Call the police. He should have promptly removed the items upon vacating and didn't. Self help is not allowed in the system. Any actions he wants to take must be through the courts and from what you have described here, I doubt any attorney would assist him in filing the claim. Therefore, he/she may possibly file in small claims court (depending on the value of the property at issue). For now, I wouldn't worry about it unless he/she shows up, in which case I would call the police. If you believe he/she is a threat, you may want to notify the police and place your tenant on notice so they don't answer the door if he/she comes knocking. Best advice at this point is simply stop communicating with him/her, as they obviously are aware of everything and any further communications may only likely incite a confrontation you want to avoid.
First, if either you or your tenants are threatened by your former tenant, I recommend you report it to the police. As to the personal property, when a tenant leaves behind personal property after vacating a rental property, the landlord should comply with Chapter 715 of Florida Statutes which gives instruction on the notice you must provide to your former tenant, and how the property can be disposed. F.S. 715.105 gives you the specific format for the notice and how the property should be sold at public auction if its value is $500 or more. It further states if the value of the property is believed to be less than $500 and the tenant fails to respond to your notice, you may dispose of it as you wish.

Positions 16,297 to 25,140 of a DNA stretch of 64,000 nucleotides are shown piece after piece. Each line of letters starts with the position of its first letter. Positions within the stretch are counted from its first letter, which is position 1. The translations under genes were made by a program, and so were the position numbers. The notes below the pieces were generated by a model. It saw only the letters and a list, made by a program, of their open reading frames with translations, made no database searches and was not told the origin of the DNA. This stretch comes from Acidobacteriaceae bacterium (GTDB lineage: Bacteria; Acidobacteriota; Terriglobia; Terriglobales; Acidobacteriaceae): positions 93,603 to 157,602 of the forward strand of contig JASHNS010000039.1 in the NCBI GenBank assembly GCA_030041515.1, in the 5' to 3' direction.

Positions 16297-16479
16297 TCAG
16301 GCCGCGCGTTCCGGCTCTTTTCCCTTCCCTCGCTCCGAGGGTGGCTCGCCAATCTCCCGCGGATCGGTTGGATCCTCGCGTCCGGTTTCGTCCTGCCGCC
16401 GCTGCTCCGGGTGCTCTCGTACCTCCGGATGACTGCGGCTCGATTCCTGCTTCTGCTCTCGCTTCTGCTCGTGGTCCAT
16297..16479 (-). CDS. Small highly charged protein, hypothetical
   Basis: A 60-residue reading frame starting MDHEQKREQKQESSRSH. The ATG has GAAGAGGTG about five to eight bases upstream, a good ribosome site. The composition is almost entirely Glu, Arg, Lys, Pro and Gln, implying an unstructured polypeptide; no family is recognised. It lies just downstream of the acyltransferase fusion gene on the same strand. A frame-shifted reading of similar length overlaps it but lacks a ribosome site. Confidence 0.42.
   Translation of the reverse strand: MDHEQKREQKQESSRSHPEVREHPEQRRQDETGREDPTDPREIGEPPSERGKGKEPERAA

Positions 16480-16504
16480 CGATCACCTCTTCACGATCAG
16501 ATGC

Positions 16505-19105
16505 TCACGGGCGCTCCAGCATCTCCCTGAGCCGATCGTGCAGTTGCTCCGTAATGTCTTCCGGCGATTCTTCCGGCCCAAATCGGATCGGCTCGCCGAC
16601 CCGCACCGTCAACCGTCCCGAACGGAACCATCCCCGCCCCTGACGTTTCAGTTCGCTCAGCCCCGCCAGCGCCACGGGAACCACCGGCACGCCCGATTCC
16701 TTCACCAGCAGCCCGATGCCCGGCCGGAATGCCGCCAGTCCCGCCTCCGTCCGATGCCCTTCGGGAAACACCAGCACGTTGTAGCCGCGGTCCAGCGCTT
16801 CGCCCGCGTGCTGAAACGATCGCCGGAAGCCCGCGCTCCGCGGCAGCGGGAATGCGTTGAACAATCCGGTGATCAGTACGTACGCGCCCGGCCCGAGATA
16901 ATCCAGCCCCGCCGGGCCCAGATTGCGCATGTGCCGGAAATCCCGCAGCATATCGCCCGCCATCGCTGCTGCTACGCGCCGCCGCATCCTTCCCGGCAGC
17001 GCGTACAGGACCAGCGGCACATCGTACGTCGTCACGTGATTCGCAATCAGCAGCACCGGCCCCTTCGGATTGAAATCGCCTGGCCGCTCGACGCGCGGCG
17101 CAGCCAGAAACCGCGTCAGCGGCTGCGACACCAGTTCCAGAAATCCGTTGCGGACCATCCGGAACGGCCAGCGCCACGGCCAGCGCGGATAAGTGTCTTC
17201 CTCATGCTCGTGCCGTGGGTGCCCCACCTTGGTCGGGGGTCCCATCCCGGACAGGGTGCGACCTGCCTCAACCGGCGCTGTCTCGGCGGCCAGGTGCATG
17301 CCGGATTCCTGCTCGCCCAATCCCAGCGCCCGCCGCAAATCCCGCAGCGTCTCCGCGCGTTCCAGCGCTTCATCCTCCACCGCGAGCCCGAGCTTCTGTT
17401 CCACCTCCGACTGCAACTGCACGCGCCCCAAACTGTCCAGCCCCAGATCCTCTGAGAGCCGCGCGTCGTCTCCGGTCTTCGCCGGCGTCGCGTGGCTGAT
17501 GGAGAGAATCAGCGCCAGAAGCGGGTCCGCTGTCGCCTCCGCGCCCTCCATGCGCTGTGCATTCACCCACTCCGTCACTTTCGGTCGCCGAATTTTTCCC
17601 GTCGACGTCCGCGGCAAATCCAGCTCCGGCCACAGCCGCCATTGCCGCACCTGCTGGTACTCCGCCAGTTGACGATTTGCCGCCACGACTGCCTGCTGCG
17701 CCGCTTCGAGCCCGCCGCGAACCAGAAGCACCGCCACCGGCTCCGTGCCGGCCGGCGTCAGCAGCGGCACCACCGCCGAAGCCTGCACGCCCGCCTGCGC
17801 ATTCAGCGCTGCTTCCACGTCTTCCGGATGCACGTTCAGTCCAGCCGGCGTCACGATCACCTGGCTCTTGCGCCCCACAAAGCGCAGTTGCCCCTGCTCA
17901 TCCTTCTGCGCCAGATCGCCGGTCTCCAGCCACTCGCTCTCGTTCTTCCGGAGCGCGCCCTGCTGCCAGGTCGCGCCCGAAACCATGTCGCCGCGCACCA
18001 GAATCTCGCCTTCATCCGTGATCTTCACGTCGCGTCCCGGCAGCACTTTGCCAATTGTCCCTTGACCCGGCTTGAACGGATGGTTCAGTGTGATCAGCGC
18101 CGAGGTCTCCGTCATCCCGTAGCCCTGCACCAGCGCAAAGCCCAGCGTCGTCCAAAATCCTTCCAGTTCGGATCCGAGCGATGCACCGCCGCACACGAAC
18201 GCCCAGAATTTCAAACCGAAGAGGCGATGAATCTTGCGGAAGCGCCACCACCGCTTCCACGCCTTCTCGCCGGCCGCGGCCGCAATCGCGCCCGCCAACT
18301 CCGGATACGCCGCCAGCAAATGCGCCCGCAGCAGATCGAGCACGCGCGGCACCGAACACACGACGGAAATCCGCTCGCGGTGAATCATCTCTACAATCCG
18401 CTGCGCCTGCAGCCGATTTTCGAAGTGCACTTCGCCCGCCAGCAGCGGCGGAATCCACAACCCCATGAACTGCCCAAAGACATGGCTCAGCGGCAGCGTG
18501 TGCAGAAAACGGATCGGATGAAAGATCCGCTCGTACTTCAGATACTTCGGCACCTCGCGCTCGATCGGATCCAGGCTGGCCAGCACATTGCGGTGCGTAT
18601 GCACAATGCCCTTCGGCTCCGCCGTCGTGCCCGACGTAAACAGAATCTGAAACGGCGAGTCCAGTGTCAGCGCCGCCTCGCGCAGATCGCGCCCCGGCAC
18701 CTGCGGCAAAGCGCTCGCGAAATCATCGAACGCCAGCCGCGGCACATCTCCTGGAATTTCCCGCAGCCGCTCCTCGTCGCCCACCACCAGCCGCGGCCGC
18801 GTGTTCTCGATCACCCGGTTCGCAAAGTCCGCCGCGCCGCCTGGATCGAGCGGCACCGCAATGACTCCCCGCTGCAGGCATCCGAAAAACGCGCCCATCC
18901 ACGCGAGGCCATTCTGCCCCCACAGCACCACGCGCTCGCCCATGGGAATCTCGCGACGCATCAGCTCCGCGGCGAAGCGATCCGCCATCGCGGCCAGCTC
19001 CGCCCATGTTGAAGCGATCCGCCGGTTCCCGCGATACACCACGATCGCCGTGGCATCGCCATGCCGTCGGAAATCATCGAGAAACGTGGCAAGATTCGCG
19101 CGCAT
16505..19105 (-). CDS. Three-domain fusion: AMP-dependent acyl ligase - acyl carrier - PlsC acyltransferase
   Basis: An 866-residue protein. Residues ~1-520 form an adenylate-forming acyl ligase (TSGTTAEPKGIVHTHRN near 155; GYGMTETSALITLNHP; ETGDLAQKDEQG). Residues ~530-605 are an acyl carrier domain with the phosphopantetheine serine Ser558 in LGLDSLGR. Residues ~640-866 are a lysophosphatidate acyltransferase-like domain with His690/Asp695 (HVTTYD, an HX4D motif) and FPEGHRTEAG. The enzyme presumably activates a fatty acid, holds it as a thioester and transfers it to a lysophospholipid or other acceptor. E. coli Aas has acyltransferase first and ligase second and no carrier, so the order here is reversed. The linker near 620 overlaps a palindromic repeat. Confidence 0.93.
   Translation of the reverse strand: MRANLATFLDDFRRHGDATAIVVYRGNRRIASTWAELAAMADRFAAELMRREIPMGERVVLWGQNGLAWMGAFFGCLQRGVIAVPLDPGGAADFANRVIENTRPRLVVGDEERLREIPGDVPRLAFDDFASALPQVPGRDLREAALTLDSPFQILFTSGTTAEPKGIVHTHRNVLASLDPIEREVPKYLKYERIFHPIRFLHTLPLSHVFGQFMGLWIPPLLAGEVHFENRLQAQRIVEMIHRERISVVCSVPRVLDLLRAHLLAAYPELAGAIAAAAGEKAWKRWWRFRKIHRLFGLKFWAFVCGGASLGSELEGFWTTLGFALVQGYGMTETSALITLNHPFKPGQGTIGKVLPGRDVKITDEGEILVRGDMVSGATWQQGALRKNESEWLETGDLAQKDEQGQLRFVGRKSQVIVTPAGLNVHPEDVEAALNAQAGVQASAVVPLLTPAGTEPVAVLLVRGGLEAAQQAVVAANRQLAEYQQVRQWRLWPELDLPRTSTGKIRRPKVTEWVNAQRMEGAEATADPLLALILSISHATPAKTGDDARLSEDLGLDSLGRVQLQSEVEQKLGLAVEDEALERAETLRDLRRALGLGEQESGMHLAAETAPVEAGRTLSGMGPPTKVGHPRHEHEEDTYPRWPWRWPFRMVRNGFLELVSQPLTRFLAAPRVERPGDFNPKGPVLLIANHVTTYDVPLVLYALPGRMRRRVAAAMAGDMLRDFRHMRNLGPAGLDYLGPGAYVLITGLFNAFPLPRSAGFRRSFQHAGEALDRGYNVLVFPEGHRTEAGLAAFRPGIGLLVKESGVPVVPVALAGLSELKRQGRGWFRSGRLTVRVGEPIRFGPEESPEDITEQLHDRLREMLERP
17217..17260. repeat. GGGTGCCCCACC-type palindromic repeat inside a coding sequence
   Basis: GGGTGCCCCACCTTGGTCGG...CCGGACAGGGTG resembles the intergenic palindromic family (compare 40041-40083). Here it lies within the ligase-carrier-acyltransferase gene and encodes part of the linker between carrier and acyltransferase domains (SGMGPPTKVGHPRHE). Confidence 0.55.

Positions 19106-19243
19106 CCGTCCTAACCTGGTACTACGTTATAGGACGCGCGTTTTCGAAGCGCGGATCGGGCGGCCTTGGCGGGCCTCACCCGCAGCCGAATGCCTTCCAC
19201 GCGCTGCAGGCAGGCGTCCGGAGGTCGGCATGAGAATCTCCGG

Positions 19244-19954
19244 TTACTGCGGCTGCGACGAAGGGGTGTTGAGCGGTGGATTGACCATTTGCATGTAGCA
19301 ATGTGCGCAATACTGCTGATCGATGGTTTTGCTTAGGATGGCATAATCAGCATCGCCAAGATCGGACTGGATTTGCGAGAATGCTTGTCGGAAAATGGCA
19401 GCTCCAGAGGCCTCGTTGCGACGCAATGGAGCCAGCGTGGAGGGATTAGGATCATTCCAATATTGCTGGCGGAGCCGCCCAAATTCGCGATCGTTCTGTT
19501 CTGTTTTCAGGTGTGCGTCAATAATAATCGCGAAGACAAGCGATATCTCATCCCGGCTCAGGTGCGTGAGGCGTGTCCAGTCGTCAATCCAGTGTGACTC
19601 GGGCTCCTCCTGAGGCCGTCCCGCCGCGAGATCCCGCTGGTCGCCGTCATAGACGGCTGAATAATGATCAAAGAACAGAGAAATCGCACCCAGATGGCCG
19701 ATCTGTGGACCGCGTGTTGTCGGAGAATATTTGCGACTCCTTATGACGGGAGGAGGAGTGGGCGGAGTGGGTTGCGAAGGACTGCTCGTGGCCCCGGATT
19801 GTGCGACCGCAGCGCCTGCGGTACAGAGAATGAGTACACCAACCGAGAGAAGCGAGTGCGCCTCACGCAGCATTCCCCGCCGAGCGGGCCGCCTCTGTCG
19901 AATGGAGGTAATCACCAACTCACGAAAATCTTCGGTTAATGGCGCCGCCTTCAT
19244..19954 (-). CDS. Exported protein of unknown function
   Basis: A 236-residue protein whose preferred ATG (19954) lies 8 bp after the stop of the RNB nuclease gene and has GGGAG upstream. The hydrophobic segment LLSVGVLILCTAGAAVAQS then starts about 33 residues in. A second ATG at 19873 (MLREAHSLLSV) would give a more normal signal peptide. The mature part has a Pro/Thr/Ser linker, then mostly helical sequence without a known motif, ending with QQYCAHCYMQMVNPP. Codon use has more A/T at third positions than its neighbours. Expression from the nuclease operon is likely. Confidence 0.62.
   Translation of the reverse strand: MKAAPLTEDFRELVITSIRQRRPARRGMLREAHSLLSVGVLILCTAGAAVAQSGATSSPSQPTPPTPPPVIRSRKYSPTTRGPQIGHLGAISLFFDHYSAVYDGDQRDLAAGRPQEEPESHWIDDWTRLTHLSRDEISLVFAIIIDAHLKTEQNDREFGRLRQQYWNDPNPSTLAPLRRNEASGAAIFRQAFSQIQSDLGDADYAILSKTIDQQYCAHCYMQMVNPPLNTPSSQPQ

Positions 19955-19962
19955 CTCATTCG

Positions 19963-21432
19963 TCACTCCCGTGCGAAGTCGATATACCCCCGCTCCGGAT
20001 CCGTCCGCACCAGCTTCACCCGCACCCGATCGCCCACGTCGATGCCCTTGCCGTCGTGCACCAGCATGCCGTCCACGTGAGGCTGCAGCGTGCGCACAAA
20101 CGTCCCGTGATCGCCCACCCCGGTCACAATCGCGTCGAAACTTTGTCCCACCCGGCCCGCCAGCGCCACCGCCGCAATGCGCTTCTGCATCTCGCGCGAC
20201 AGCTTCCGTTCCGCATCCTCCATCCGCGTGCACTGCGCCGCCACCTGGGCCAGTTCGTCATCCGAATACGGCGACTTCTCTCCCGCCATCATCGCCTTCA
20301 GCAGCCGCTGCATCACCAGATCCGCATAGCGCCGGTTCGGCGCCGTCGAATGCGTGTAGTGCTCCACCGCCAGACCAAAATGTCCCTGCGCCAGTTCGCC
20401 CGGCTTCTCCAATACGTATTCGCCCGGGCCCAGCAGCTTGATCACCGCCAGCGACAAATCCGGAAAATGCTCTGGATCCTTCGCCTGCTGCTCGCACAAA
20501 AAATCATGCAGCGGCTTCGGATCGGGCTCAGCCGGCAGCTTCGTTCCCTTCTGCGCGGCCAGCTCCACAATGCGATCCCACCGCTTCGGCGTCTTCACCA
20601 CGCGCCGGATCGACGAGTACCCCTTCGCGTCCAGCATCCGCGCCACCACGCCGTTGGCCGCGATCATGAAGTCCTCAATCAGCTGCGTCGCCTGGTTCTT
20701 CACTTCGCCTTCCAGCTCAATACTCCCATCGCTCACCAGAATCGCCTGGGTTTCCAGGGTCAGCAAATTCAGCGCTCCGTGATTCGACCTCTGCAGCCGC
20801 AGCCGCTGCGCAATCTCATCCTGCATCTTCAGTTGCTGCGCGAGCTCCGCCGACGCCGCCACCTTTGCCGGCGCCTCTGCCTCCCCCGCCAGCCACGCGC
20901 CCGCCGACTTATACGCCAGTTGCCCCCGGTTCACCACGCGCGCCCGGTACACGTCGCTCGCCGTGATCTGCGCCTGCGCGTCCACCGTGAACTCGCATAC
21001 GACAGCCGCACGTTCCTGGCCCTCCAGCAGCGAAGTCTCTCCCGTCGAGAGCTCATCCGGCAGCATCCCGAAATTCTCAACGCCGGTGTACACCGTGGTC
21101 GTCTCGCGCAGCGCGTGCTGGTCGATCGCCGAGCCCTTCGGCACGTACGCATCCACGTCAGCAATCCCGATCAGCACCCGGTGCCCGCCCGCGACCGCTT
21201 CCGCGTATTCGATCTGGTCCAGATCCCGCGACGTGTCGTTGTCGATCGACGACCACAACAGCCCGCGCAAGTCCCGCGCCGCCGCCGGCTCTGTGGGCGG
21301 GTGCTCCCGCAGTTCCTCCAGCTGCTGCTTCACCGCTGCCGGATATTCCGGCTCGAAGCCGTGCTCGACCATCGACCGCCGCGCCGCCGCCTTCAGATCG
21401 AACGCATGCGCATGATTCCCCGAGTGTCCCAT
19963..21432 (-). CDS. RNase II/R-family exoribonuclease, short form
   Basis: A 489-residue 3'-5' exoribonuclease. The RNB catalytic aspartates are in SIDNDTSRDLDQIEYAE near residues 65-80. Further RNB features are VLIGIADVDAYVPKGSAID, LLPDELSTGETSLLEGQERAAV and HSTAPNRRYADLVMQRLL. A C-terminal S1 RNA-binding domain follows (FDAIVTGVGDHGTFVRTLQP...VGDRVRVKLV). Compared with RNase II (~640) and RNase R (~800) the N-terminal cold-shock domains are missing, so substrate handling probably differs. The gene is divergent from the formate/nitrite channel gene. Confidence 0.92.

In the future, I recommend you review F.S. 83.67 (5), which has statutory language that you can include in your lease that releases you from liability for personal property left behind by your tenants. I also recommend that you consult with a local attorney to review your lease agreement to be sure it otherwise complies with Florida law. I have found many of the leases being used by landlords are generic store-bought leases that do not comply with several provisions of Florida law.
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Dear "i got the final eviction notice":
You have NO liability for the personal property left behind.
The Florida Statutes Chapter 83 makes the landlord and the sheriff's office immune
from liability in the event that a properly noticed execution of the Writ of Possession
When the deputy sheriff comes to enforce the Writ of Possession, you should remove the
ex-tenant's property to the property line or the sidewalk. Ask the deputy where the line is
that they suggest you put the ex-tenant's things. Don't deliberately break stuff, Do remove every
item you can find. It is okay to put stuff in garbage bags or open to the elements. Of course, you should keep in mind that you may have to remove the items after 24 hours to keep in compliance with curbside laws. I would put the stuff out, see how much remains after 12-24 hours, and put it in the garbage after 12-24 hours.
Call 911 to report the threats from this ex-tenant. They are WAY out of line.
Follow Attorney Fucillo's suggestion and put the language in your lease in all caps.
That will cover you when the tenants move out and abandon the premises.
I'll try to find the link and put it below.
If you have any questions, see a local lawyer for advice.